He held his wife close to him, and assured her the pain would soon be gone forever. The senator grabbed his pallium and immediately slated for the outskirts of the city. During this period of time, all senators and wealthy beings were free to come through and leave the outer walls as they pleased, however all inanimate items were not allowed through unless approved by the Caesar himself. Atticus explained his situation to the guards and with compassion and understanding, let him go with the freedom to bring whatever he needed within the city. The distressed senator wandered with no direction for several hours. No site of any efflorescent or inflorescent; no sign of a blossoming soul, only lonely land of one crop that stretched further than the Mediterranean Sea and a deep, dark river that laid the foundation for my ancient civilization. Frozen tears of fear and melancholy filled Atticus’ eyes as he dropped to his knees and cried for help to the winds and dancing stars; the only forms of life he could feel.
“You bestow the endowment of life to me that I am not allowed to find?! Is there no hope? Is there no light? Is there truly no chance of saving my other half?” He screamed and begged for the divine to help. No third dimensional being could give aid.
“Not only do the stars give light to the night sky, they are your guardian, your guide.” The winds whispered to Atticus. He climbed from his sadness and hopelessness when he heard the winds and wiped the tears from his eyes to find a bright, ethereal, sphere of light slowly circling around him. He reached out to touch this orb, but it quickly darted in the opposite direction he was facing.
“Wait!” Atticus yelled to the sphere, but it did not stop to wait. Atticus followed the aerial lantern swiftly. He now had direction. He was no longer lost and after another hour of walking the ethereal orb slowly descended towards the ground. No tree or flower in sight, just an endless, ravaged dominion of wheat; the reason why Romans were the masters of trade. When the Earthen soil absorbed that ethereal sphere, a heliotropic bud in the shape of a star, sprouted beneath Atticus’ feet. Atticus bent down to the level of the flower so he could gently caress the baby plant and get a better understanding of the ineffable energy tha radiated from the juvenile floweret. As he was brushing his fingers against the plant, Atticus could see his very essence flow from the polestar of his body, through the tips of his fingers, to the star shaped bud, and circulate back to him. At that moment he finally understood the unexplainable. All of his senses were livened and immersed in a cosmic sea of wisdom. He could see the empyreal web of all life. He could feel the flow of energy from the cosmos to the Earth. He could hear the voices of Mother Nature. When his spirit harmonized with the sprout, radiant, full, exotic petals of mauve blossomed before him and unraveled a beautiful baby girl with dark, curly locks, and brown eyes as bright as the sun, but equally as dark as night. She began to cry, but not like the shrill cry of a baby when they are birthed. Her cry was not loud and devastating, but more of a yearning weep for warmth and guardianship–like the sob of a weeping willow in harsh winds.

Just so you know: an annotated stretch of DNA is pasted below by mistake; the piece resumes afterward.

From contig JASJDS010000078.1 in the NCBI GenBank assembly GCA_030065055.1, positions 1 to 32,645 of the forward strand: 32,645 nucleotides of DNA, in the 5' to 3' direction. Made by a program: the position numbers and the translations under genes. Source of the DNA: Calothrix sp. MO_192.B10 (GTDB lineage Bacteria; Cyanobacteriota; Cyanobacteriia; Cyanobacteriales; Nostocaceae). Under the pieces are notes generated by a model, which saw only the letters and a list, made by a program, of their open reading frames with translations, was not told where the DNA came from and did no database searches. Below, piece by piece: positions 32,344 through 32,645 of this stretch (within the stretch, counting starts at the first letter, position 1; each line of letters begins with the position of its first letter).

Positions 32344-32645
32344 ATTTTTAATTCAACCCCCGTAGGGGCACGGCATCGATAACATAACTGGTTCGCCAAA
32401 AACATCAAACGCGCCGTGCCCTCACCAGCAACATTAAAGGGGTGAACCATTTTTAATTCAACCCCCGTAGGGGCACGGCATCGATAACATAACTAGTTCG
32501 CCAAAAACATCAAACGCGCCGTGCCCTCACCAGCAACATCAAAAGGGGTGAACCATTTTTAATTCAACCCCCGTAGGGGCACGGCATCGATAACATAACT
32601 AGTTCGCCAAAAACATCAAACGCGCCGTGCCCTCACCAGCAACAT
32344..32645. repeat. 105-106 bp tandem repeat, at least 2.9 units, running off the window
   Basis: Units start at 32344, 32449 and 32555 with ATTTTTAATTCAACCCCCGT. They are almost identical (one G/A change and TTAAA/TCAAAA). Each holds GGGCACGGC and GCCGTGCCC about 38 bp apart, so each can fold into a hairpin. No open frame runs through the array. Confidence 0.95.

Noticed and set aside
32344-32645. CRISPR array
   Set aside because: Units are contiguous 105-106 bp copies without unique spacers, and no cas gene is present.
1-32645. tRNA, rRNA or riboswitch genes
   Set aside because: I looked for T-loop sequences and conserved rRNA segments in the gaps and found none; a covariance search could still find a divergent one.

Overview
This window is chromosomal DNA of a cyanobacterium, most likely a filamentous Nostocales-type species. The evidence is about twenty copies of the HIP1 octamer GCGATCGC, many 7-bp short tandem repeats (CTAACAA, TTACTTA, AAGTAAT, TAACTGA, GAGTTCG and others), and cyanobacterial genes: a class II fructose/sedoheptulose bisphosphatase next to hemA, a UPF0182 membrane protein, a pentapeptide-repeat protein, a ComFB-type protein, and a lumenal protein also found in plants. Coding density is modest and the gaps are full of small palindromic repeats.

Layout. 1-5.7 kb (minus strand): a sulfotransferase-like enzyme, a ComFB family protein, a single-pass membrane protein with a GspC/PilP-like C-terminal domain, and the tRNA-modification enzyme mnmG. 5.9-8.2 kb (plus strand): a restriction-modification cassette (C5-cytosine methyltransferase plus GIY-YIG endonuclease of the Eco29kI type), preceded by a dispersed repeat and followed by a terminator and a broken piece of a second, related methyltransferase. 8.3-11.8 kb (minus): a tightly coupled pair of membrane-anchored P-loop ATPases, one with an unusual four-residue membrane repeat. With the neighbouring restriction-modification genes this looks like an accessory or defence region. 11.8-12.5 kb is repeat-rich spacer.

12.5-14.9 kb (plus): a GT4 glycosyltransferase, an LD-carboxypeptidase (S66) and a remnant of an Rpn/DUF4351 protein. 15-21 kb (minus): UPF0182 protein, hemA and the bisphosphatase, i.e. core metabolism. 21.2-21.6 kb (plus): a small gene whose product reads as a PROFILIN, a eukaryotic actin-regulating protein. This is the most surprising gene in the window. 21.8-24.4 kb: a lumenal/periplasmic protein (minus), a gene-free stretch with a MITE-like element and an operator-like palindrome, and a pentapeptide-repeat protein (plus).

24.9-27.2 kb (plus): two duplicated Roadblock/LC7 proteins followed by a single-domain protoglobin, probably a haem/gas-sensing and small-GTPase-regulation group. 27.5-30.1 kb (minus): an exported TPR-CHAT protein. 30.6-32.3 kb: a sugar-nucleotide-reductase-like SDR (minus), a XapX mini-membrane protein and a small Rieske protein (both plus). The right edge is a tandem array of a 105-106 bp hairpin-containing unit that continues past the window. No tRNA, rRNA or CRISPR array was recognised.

“There, there little one.” Atticus affectionately said as he pulled off his pallium, picked her up, and wrapped her in his winged like arms.
“I shall call you Lucretia.” Atticus smiled and embraced his new daughter. The senator, still perturbed by his wife’s condition, plucked the flower from the ground and raced as fast as he could to his dying lover. Atticus made it back with no disturbances or getting lost. When he entered his domus with Lucretia in arms, a bitter tremor slowly clambered up his spine. He ran to the bedroom where his sick wife lay and felt her cold chest to see if her heart. He pressed his lips to her cold lips; no warm breath. Before Atticus could make the elixir, it was already too late. He held his lifeless wife together with his sleeping, infant daughter, mourning, pleading, screaming to the gods to bring her back, but all he heard in return was silence. The gods heard his cries, felt his pain, and mourned with him for as long as he did. Tears like fury, rained down his cheeks to the dry land of my kingdom, for weeks that slowly morphed into years. His only light, his little star in the darkness that enveloped his psyche, Lucretia, was his only source of happiness and life.